National defense is our government’s greatest responsibility, which is why I am grateful the new study committee I Chair is bringing together members of congress, state legislators and local leaders across the state to study how we can improve the military value of all nine of Georgia’s bases. The committee will travel to different bases throughout the state, and our first visit took place last week in Warner Robins, where our committee, along with former Sen. Saxby Chambliss, former Gov. Sonny Perdue and Congressmen Austin Scott and Sanford Bishop, discussed Robins and Moody Air Force bases (AFB).
The primary mission of Robins AFB is to preform depot-level maintenance on aircrafts like the C-5 Galaxy, C-17 Globemaster III, C-130 Hercules and F-15 Eagle. More than 6,000 airmen and 22,000 civilians work at Robins AFB where entire airplanes are torn apart and then put back together again, allowing older airplanes to keep flying. Additionally, Robins AFB creates another 33,000 off-base jobs resulting in a $2.7 billion impact. Furthermore, 25,000 retired veterans live near Warner Robins.
Moody AFB employs 5,000 airmen, 500 civilians where the primary responsibility is to maintain the 40-year-old A-10 Thunderbolt II, commonly referred to as the “Warthog.” This slow-moving tank killer is a favorite of the Army because no other plane can respond to an embattled soldier’s request for help as quickly and precisely as this aircraft. Moody AFB’s secondary responsibility is Search and Rescue (SAR) of downed pilots by H-60 Black Hawk helicopters and 50-year-old C-130 airplanes. Moody AFB creates 3,000 off-base jobs resulting in a $400 million impact, and similar to veterans living near Robins AFB, 18,000 retired veterans live near Valdosta.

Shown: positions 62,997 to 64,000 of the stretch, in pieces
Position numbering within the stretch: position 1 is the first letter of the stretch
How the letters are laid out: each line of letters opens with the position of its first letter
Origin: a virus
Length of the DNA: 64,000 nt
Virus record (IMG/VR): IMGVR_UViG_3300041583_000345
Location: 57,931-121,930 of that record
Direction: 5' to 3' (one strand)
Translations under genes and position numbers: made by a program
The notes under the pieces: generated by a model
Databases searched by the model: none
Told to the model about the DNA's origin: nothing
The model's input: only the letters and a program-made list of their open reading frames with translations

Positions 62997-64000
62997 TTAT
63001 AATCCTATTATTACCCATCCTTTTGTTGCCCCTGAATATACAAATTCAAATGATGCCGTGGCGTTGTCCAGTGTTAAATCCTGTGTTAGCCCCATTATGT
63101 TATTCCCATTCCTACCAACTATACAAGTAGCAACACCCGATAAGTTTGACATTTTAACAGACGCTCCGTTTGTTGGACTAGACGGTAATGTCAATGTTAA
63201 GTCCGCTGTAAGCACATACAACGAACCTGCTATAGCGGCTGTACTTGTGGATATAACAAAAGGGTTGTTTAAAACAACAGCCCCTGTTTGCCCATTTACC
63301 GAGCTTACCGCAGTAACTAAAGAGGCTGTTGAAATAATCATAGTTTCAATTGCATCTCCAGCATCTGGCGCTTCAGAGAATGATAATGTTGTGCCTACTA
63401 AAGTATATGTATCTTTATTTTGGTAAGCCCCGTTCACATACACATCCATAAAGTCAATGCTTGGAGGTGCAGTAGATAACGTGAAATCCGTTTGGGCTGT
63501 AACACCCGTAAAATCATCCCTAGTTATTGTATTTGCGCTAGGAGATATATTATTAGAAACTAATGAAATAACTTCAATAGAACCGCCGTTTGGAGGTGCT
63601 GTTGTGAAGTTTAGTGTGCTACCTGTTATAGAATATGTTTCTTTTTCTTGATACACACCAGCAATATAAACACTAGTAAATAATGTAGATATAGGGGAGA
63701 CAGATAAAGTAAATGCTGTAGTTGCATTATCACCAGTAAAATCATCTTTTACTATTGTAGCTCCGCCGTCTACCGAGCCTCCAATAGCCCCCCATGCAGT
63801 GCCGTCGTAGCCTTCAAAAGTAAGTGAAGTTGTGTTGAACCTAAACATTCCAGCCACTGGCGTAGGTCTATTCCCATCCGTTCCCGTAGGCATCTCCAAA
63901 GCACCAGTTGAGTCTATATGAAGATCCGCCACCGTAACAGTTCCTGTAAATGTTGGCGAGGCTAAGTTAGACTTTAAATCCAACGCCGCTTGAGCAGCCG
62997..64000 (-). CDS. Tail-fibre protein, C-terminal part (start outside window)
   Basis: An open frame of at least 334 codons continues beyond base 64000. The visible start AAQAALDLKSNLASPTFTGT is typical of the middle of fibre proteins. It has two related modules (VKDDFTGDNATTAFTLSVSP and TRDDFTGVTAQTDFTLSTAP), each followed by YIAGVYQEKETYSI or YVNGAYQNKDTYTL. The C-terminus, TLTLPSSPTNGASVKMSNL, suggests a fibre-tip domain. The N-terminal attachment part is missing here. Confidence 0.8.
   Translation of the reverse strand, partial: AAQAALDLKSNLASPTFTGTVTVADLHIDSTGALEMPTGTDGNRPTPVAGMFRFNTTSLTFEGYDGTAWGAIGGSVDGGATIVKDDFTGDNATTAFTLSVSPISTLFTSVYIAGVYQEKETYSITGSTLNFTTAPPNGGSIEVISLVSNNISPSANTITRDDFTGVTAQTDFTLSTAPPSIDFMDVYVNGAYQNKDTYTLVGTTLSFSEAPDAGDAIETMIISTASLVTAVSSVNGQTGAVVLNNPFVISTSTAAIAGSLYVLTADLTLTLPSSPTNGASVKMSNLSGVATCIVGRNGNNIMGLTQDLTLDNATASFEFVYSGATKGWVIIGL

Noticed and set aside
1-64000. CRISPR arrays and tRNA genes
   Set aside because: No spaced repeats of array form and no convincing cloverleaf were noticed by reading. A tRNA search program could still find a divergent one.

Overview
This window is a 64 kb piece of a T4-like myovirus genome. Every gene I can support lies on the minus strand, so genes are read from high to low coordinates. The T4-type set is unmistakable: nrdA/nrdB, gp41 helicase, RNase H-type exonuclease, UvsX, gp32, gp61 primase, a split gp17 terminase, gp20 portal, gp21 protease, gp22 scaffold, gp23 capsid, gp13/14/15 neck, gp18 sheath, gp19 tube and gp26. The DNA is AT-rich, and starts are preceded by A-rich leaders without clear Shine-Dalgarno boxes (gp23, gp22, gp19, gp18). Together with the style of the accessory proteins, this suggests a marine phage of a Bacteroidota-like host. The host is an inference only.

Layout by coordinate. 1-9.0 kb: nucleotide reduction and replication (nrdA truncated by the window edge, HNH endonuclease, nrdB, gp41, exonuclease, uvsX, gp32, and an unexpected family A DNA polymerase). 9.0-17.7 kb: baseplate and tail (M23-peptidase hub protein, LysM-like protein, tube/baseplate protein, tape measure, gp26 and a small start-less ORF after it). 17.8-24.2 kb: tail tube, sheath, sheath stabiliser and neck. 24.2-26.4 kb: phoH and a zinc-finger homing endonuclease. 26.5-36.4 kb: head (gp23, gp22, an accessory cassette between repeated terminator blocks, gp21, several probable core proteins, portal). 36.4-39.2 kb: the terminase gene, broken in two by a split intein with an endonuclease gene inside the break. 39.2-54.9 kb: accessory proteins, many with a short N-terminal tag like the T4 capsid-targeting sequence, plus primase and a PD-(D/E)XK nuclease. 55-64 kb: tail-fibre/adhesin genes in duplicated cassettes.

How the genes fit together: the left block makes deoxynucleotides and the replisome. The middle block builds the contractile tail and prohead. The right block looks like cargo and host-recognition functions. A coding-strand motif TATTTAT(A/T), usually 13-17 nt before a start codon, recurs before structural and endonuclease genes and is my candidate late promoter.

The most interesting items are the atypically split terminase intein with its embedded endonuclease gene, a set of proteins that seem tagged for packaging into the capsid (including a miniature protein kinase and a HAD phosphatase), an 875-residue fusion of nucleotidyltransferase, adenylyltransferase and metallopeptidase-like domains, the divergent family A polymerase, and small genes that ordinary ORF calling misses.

During this first visit, the committee learned about the military’s colossal economic. The military is Georgia’s No. 1 job creator, employing almost 150,000 people. The military is one of our state’s top five industries and has an overall impact of $21 billion. We also learned that Georgia should expect another round of base closures no later than 2019. Although three years sounds like a long way off, we must prepare at least four years in advance to avoid losing more bases. This means we are already a year behind.
Although the Air Force is flying more now than ever before, the Air Force has never been smaller and its aircrafts have never been older. More missions are being flown by fewer airplanes, some of which will be between 80 and 100 years old before they are finally retired.
These issues are not unique to the Air Force. President Ronald Reagan’s 600 ship Navy has been reduced to half its original size, and plans for establishing a high-tech fleet were abandoned long ago due to budget woes. The Army scrapped a half-dozen future weapon systems and shed 20 percent of its soldiers while increasing deployments by 25 percent. Even worse, only half of the Air Force and a third of the Army, Navy and Marines are combat ready due to severe cuts in training. This is especially bad news because China, Russia and Iran are building new cyber systems, long range missiles and high-tech jets that rival our own. Have you noticed that Russia is now flying missions from Iranian bases? That is bad news for America and her allies.
Why is our military so depleted? Decades of budget cuts after the fall of the Soviet Union, along with the long, expensive war in the Middle East, have put our military in a precarious position. The recent sequestration and the Budget Control Act, an act that cut almost $1 trillion from defense spending, have made experts admit that the United States can no longer fight a two-theater war.
The alarming change in America’s posture towards the military is a national debate our congressional leaders should be aggressively pursuing. Locally, generals in Georgia are asking for more railroads to the Port of Savannah, increased internet bandwidth, reduced construction costs, investment in transportation and water and friendly licensure and education laws for transient military families. Robins AFB needs more STEM graduates to do the thousands of jobs that go unfilled every year.
American Warfighters are still the best in the world, but they are fewer and no longer employ the technological superiority they enjoyed just a decade ago.
The committee’s next visit will be at Marine Corps Logistics Base Albany and Fort Benning.